Imagine a documentary featuring wild storms and dire predictions about pollution and rising seas. Sound familiar? Now add insight from Peruvian fishermen and Louisiana historians, mix in middle-school students, inventors, and religious leaders … and invite a global-warming skeptic to the movie.
The film, hosted by Alanis Morissette and Keanu Reeves, is called The Great Warming, and even before its Nov. 3 launch, it has helped spawn an alliance between Democrats and evangelicals trying to shake the administration out of its inertia on climate change. It is also the anchor for a broad, pro-active coalition ranging from Friends of the Earth to Union of Concerned Scientists to Churches of Christ.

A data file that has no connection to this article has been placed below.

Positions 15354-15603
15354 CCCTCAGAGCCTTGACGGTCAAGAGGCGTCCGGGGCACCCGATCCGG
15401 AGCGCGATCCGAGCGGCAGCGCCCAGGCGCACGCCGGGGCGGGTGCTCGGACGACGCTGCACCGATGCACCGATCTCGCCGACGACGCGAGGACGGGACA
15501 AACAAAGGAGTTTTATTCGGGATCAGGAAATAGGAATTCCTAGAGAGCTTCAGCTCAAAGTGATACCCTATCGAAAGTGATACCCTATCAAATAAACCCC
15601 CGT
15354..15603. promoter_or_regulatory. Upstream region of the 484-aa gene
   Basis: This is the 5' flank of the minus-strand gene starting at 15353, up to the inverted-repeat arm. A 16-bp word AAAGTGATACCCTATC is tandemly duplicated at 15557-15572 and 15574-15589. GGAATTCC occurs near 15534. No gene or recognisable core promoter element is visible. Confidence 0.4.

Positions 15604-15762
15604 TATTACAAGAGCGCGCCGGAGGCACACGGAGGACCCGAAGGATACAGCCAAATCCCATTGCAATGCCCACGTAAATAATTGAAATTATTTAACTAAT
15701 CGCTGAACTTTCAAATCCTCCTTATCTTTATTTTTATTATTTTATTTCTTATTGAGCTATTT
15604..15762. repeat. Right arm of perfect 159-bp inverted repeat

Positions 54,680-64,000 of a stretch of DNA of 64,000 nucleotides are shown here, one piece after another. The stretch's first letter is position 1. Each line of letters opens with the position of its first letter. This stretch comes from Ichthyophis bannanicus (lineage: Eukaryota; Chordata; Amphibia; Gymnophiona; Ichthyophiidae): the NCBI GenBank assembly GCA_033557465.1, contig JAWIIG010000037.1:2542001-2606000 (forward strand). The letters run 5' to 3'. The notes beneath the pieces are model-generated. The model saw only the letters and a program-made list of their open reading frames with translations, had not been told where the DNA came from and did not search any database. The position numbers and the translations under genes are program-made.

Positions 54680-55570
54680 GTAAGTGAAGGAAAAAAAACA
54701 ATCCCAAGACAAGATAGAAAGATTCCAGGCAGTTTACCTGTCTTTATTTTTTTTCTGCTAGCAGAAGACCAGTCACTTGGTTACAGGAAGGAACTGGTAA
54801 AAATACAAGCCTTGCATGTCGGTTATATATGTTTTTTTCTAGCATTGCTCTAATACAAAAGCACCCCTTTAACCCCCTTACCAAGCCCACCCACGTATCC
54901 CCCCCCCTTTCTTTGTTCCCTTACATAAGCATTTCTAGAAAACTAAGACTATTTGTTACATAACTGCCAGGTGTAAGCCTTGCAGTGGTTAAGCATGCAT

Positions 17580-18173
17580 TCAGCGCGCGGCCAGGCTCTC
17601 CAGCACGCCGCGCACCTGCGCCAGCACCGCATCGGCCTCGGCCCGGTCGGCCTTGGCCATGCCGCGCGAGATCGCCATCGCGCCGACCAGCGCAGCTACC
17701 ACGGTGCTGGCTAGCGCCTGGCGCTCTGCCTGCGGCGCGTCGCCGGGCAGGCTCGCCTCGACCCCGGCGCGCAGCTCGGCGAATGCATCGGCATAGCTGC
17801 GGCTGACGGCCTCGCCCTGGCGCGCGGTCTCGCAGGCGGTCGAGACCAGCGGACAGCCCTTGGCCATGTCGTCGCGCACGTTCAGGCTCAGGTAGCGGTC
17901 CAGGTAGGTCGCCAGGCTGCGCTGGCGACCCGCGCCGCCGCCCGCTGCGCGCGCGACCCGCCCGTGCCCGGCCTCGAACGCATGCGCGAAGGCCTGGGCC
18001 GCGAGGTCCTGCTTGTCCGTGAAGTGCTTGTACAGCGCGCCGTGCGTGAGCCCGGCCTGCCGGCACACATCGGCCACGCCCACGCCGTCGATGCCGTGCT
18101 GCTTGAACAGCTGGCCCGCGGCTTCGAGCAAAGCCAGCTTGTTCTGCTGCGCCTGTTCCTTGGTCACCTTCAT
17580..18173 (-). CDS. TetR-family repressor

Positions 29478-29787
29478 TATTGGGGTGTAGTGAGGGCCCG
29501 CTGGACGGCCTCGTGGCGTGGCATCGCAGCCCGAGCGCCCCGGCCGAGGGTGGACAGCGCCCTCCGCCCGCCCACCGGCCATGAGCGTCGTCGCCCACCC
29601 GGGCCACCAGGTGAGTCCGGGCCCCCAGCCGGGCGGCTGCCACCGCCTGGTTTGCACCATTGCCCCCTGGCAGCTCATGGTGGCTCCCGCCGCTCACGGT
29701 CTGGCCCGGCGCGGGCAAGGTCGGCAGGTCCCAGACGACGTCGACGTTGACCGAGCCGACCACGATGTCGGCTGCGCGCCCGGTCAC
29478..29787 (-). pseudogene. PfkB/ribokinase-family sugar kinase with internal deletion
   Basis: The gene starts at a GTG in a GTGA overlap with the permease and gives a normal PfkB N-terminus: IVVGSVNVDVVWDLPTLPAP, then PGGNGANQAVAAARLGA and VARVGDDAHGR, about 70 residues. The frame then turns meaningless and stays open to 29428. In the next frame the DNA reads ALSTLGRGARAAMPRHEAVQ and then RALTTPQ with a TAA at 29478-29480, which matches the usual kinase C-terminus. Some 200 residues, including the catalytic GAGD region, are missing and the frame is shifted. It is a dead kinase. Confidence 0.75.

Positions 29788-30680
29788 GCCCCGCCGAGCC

Theater giant Regal Cinemas is releasing the film in its top 50 markets this weekend, making the launch three times larger than for any other film of its kind, and highlighting the growing currency of the climate change issues in the mainstream.
Featuring elements of the 2005 PBS special Global Warming: the Signs and the Science, The Great Warming talks to key researchers and reports on social justice and day-to-day impacts as well as emission st... Read more